Globally, more children than ever get life-changing treatment for this neglected disability
With four out of five children still not having access to life-altering clubfoot treatment, according to the latest data from the Global Clubfoot Initiative (GCI), it is clear that more needs to be done. However, the latest study also indicates things are moving in the right direction, said Hope Walks President Scott Reichenbach.
Clubfoot is a deformity that twists the foot downward and inward, making walking difficult or impossible. Left untreated, clubfoot leads to a lifetime of disability. While it cannot be prevented, it can be corrected using a relatively inexpensive treatment method of gentle foot manipulation, casting and braces in infants. This technique, known as the Ponseti method, was developed by Ignacio Ponseti, M.D. in the 1950s but was not widely used until the late 1990s.
It is estimated that more than 174,000 children are born with clubfoot each year. Of those, more than 157,000 (90%) live in low- and middle-income countries (LMICs). According to new data from GCI, nearly 32,000 children received treatment in 2017. GCI recently released this and other key findings in a biannual survey of clubfoot programs from 58 countries on their combined progress to eliminate this major physical disability through access to quality treatment. Hope Walks, which partners in 130 clinics in 16 countries to support quality treatment, is a governing member of GCI and contributed to this data.
“When reviewing the data, the results are quite positive,” Reichenbach said. “Since the last report in 2015, we saw a 30% increase in the number of children treated in 2017 in low- and middle-income countries. That is tremendous growth, but it also means that more than 100,000 children still go untreated every year.”
GCI’s survey results show marked improvement toward reaching all children who need treatment. “It’s really astonishing progress,” said Rosalind Owen of GCI. “We can say very conclusively that more children than ever before have access to treatment, and in more countries than ever before.”
Another positive sign is that more children are receiving treatment earlier. GCI’s latest 2017 data show 78% of children were enrolled in treatment before their first birthday, and 90% were enrolled before the age of two, pointing to improved early detection and referral initiatives. As children get older, surgery may be required as the less-invasive Ponseti method becomes less of an option.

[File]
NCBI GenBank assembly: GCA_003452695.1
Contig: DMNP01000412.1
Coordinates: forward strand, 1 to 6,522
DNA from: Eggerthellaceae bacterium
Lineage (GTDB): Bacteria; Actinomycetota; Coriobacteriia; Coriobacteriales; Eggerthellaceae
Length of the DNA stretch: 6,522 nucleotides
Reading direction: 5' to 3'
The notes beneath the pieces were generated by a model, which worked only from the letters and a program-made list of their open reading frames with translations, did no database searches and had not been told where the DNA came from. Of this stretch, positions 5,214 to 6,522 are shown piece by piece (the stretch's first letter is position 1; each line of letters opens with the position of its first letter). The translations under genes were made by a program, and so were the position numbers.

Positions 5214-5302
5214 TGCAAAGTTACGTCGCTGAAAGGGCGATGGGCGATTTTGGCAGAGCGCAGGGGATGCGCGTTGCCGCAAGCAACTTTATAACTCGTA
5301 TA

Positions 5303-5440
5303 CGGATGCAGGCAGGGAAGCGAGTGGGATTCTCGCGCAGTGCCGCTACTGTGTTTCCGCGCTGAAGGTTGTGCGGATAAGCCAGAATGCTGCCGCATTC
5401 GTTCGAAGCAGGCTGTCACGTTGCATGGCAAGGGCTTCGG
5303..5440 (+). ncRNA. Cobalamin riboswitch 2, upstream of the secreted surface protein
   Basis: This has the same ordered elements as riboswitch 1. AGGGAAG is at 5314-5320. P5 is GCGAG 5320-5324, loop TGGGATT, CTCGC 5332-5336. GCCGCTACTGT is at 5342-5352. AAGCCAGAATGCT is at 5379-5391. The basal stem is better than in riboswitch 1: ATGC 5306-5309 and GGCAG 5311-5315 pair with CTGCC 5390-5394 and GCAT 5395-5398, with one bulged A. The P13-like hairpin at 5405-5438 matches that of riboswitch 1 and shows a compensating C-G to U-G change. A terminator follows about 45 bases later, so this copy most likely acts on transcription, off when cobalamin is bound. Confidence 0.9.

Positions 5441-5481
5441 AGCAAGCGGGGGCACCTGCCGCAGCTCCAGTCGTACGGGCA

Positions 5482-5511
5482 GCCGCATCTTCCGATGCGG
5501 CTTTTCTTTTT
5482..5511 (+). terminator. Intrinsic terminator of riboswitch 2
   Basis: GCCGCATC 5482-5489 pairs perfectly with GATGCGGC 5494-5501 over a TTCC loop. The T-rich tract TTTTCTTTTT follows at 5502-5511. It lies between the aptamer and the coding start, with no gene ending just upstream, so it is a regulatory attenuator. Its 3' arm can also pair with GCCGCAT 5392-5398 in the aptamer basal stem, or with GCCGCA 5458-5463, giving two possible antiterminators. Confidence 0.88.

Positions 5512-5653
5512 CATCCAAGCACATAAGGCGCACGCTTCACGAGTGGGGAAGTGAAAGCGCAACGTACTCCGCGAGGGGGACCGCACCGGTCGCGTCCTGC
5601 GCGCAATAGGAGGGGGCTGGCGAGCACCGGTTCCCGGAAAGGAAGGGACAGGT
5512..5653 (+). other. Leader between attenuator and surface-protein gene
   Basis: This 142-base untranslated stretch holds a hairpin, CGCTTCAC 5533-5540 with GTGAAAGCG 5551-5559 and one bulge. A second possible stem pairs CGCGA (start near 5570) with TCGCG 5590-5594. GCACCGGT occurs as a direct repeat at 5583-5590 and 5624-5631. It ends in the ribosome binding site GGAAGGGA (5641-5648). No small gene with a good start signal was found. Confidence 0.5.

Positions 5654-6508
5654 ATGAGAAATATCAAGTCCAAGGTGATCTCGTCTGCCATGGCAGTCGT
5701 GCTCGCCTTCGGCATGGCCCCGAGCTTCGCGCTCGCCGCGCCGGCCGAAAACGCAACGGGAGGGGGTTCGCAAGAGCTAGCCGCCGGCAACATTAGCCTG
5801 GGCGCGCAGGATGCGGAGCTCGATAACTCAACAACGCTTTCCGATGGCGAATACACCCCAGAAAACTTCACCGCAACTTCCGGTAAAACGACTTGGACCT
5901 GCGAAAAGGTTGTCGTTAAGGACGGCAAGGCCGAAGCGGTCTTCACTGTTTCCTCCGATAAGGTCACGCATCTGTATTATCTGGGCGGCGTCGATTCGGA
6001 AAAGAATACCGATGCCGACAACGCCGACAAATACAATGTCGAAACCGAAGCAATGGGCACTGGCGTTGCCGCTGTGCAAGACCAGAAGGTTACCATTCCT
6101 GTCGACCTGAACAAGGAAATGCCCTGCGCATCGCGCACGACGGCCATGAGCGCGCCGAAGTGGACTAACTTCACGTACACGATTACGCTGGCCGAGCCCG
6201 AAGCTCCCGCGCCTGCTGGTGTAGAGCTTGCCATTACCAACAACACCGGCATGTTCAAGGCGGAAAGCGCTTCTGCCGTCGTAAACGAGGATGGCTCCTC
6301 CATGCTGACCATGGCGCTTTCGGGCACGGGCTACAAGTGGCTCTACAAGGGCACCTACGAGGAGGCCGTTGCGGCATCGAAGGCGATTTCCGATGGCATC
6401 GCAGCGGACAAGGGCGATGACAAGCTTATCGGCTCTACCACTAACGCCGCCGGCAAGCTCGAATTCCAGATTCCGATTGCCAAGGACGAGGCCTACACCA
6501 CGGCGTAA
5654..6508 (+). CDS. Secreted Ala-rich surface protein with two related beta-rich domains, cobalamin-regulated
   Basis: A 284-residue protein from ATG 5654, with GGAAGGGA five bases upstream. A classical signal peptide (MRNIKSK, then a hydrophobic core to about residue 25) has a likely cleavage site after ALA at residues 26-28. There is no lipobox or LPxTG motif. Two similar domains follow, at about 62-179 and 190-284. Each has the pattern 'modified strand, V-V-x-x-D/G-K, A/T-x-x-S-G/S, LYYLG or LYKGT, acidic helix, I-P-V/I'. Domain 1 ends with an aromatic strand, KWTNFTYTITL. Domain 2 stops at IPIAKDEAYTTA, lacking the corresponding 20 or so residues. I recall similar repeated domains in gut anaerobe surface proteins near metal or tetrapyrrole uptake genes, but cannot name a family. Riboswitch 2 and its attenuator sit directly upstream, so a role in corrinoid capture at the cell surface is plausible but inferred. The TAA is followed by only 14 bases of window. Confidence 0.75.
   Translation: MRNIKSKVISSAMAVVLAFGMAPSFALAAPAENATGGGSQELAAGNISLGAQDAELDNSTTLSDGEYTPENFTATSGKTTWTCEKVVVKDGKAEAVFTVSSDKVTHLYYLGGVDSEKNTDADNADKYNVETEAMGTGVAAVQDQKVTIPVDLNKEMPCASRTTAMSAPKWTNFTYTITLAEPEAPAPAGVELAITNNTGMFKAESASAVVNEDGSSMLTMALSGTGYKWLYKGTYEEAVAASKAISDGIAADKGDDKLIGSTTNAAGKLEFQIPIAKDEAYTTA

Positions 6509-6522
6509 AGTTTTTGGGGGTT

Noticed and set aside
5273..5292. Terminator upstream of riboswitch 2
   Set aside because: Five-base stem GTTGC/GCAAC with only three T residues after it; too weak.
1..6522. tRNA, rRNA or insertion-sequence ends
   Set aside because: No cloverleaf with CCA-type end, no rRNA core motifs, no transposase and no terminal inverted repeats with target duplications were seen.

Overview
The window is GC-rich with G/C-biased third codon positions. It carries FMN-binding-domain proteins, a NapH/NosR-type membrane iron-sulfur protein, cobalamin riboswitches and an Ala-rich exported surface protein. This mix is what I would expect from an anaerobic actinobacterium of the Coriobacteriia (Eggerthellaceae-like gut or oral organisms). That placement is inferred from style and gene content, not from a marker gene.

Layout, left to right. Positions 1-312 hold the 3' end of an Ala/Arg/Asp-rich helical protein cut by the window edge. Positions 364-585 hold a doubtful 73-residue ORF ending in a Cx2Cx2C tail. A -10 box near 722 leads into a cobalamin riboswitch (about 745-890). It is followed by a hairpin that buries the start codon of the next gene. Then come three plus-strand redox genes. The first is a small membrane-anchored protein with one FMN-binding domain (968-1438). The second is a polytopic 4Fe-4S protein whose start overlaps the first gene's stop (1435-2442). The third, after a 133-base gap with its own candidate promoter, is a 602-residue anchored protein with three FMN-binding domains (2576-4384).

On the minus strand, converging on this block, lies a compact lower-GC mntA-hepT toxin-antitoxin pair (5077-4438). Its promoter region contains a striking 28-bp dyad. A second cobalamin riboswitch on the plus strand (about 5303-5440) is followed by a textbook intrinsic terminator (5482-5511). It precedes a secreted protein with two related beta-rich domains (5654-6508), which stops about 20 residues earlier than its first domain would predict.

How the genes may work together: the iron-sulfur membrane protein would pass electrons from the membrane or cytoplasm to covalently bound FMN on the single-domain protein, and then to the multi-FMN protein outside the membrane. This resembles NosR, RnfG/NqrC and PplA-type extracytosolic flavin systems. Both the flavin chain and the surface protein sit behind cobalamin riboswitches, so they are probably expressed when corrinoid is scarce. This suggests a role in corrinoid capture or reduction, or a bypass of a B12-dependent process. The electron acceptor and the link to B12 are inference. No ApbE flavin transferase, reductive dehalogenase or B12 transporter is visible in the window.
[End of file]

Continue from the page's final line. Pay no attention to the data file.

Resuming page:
Other key findings showed that:
- 70% of facility space and clinic staff required for treatment are supplied by government entities, a positive step toward creating sustainable clubfoot programs in many countries—but there is still a great need for Ministries of Health to invest in other treatment costs, including supplies, staff, training and community outreach.
- Few LMICs cover clubfoot under a national strategic health initiative, nor do their medical curricula teach the Ponseti method to providers. Both are imperative for further action and advocacy.
Ensuring all affected children receive treatment is very obtainable. RunFree2030, the global plan to end clubfoot disability created by GCI consortium organizations, estimates with a total investment of $160 million, more than 1.2 million children could be treated.
“There are few medical conditions that have the chance of being effectively eradicated with as little financial investment as clubfoot,” Reichenbach said. “Yet, imagine the life-altering impact it would have not only on the children with clubfoot, but also their families and communities. Treating clubfoot truly is a pebble that will create ripples in the pond for generations.”
For more information on the latest data, visit Global Clubfoot Initiative.